Horror movies are never as scary the second time around, which makes it difficult to judge a relatively faithful horror-film remake: If a given set of jolts and twists fails to spook the same viewer twice, is that necessarily the remake's fault? Fortunately for film critics the world over, The Eye makes it easy to answer that question. Any film that blands up its material this severely, botches its central premise this thoroughly, and so completely fails to build tension can clearly own most of the blame.


Joining Sarah Michelle Gellar, Jennifer Connelly, and other generically decorative American actors taking up eye-candy duties in Asian-horror remakes, Eye star Jessica Alba plays a virtuoso violinist blind since age 5, thanks to her sister's carelessness with fireworks. (Completely wasted in the sister role, Parker Posey hovers in the background, looking pained and waiting in vain for something meaningful to do.) A corneal transplant lets Alba see again, albeit blurrily, but before long, she's seeing dead people, a room that isn't hers, shrieking fire victims, and the blurred, snarling ghost-aliens from Pulse. A bit of bio-babble about "cellular memory" glosses over the magic: She's seeing these things courtesy of the haunted former owner of her corneas, though that doesn't explain what she should do about it.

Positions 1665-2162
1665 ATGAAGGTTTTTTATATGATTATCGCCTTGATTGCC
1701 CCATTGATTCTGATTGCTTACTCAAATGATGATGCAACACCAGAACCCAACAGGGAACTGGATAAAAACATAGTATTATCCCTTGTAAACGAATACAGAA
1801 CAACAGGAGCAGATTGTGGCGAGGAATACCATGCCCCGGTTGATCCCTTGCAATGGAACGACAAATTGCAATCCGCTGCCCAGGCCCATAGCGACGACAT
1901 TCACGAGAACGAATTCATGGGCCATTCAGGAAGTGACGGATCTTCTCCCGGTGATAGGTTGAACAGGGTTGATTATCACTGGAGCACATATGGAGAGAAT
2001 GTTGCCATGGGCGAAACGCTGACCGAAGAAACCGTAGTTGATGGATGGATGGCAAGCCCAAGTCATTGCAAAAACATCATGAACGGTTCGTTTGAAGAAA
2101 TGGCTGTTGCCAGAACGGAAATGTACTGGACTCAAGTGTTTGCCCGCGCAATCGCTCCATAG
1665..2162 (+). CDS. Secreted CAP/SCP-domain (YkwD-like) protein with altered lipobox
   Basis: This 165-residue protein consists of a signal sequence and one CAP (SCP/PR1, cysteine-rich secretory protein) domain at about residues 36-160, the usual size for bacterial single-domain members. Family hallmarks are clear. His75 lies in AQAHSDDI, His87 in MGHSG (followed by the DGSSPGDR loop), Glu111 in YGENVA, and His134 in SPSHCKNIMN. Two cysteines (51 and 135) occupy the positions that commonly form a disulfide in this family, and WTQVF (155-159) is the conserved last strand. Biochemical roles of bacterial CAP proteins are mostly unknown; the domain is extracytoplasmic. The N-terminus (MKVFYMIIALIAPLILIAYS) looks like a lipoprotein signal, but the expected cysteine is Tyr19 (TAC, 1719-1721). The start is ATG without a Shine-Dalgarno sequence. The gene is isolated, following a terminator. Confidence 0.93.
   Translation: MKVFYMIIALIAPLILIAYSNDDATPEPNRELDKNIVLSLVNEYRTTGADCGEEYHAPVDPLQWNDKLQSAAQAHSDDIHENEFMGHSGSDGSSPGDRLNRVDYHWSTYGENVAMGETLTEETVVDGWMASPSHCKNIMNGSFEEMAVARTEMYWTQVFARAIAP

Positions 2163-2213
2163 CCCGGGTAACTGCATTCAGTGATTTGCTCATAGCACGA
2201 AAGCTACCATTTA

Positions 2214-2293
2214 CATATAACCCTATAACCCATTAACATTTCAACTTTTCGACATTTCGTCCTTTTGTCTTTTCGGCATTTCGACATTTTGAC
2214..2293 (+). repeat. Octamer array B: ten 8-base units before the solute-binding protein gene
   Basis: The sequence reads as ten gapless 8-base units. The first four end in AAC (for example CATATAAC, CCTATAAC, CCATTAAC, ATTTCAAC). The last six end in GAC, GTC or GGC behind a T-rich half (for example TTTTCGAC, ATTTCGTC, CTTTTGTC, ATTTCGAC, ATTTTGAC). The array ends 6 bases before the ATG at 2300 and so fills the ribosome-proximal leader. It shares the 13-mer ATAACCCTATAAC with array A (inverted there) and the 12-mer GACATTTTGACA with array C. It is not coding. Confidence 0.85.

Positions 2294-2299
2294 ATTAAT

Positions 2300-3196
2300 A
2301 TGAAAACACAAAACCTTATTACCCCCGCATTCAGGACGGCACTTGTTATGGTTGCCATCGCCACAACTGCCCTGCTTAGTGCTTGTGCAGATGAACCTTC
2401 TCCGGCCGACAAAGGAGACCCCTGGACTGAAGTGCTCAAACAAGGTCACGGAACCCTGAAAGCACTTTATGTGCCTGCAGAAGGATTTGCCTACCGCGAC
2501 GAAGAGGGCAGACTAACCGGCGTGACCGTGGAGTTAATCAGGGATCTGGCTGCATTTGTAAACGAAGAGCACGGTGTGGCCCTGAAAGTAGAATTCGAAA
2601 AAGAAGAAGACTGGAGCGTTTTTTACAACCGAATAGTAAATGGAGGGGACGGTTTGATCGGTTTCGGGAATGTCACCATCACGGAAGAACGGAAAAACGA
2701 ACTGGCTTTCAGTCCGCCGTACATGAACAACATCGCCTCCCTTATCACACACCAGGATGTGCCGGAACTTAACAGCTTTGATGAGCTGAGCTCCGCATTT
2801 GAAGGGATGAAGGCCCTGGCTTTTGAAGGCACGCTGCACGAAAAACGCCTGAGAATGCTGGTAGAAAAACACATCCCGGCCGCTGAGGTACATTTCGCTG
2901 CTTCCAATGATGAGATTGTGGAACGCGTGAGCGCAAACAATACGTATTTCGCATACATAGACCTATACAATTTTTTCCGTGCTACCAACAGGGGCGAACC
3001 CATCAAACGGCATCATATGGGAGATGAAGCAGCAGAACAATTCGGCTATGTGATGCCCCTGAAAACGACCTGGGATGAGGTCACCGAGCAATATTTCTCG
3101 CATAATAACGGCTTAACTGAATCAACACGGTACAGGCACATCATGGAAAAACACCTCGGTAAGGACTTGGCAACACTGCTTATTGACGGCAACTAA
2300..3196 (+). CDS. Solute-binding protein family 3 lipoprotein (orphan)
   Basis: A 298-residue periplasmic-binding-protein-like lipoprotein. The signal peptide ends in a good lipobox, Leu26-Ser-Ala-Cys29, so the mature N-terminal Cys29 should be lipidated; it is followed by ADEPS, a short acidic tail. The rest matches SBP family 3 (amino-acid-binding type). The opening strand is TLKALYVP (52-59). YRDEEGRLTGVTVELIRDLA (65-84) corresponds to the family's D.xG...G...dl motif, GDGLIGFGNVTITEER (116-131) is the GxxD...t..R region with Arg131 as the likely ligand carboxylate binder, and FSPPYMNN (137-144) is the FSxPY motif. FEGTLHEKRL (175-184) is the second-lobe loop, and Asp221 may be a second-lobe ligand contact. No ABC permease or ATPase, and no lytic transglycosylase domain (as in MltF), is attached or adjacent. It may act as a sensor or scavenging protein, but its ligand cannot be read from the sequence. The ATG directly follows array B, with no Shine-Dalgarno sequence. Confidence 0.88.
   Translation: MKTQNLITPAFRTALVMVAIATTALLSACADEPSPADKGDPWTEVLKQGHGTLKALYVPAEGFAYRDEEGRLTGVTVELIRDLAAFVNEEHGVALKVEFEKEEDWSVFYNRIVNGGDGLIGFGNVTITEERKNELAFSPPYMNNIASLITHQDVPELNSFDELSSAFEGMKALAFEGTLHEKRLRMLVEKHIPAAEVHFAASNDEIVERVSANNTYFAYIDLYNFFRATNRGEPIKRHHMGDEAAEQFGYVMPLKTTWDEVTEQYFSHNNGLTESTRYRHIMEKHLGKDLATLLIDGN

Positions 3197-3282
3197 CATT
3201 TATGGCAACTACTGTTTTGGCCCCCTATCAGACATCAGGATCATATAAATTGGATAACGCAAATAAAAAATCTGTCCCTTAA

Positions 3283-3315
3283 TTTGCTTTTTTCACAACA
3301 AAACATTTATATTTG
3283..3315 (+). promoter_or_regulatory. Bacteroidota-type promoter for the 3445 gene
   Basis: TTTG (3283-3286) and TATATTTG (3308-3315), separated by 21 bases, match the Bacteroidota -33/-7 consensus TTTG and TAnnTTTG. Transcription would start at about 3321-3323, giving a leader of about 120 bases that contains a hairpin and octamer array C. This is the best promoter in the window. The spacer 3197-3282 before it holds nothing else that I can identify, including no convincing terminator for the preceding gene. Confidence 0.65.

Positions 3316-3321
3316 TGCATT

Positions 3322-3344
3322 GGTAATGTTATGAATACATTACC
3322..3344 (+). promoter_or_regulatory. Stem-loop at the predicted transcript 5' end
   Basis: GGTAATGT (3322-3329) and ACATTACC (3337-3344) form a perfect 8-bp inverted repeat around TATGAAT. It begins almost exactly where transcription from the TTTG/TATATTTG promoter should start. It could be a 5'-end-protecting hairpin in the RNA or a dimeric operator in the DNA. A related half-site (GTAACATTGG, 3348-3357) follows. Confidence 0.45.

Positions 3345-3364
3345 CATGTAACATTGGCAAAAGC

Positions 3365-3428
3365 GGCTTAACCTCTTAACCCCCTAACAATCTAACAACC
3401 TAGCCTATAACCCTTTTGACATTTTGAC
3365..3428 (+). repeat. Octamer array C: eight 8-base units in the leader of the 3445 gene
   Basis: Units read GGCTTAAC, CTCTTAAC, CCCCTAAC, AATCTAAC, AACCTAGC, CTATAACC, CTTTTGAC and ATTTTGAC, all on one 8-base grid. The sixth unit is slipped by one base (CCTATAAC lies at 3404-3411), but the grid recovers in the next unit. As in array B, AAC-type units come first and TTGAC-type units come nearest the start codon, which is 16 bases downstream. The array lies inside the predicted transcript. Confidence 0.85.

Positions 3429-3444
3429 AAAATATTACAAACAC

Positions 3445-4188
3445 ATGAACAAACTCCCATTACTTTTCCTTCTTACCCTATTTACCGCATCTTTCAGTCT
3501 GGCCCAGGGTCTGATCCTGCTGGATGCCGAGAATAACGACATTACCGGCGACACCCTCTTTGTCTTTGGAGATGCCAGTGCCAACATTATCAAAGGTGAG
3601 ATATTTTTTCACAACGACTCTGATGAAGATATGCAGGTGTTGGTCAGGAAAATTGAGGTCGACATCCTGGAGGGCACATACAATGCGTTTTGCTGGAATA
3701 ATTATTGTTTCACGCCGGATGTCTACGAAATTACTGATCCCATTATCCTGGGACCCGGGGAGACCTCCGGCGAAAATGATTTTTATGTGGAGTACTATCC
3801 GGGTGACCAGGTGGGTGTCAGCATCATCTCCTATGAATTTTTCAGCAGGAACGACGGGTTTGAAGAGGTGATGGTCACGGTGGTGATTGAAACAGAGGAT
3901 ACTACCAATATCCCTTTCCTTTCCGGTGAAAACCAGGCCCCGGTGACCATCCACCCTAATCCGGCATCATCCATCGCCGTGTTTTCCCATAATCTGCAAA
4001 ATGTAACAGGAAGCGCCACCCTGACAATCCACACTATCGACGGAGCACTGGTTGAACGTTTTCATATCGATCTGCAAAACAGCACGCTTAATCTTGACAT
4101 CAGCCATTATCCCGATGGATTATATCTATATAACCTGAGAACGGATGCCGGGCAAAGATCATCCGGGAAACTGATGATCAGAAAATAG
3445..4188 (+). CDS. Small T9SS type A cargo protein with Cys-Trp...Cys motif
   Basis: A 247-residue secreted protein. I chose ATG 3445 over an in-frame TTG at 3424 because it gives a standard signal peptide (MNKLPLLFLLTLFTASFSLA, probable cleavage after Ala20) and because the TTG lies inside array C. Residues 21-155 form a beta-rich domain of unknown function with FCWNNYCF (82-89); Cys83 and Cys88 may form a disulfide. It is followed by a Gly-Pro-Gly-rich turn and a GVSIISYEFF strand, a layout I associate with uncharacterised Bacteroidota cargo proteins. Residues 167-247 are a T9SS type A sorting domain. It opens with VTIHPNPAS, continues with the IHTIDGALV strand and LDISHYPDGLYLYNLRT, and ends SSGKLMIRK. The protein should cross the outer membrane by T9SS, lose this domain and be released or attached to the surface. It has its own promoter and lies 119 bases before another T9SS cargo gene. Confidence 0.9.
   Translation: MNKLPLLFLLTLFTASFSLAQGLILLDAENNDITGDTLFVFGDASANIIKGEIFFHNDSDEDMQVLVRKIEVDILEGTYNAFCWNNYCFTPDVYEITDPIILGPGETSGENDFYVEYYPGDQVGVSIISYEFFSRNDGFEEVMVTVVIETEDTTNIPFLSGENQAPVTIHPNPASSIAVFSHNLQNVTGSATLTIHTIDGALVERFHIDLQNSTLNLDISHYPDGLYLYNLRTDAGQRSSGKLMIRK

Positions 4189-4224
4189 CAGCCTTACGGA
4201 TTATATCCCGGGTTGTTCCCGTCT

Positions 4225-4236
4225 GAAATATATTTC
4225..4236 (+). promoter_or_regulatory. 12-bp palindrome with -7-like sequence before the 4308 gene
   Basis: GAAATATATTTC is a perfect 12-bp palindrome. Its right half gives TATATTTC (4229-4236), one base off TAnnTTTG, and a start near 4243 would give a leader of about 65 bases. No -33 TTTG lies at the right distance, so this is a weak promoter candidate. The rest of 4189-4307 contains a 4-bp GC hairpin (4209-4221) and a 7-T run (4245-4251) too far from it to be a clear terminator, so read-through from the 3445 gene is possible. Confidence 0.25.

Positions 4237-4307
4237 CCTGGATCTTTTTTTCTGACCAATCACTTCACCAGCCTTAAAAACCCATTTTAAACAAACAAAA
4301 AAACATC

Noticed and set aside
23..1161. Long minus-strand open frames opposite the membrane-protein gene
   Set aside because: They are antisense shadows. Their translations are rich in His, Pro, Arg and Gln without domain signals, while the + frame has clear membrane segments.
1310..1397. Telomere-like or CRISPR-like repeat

The Eye (which remakes the Pang brothers' uneven but stylish 2002 Hong Kong version) relies heavily on cheesy horror tricks: creepy soundtrack noises that build to jump-cues, surprises lunging into frame, scary scenes which turn out to be nightmares, etc. But Snakes On A Plane/Gothika screenwriter Sebastian Gutierrez and directorial partners David Moreau and Xavier Palud seem to forget the scary part of their story: Alba can't see half the time, and doesn't know what's real the other half. (Even Blink got that one right.) So why are so many of her creepy hallucinations auditory? Why does the film draw out the spooky scenes until they become sleepy? (In particular, an early hospital scene involving a dying woman is so protracted that it feels like Gutierrez couldn't figure out which of three ways to handle it, so he clumsily strung all three versions together.) And why cast Alba, who looks nice in a clingy sweater, but brings little else to her role but a breathy little-girl voice and some really wounded looks? There are all sorts of minor, irritating things wrong with The Eye, including the klutzy, schmaltzy voiceovers and Alessandro Nivola's baffling role as an eye specialist who, from the start, acts like the kind of abusive husband women have to escape in Lifetime movies. But the major problem is the death of a horror film: It's startling, but not particularly scary.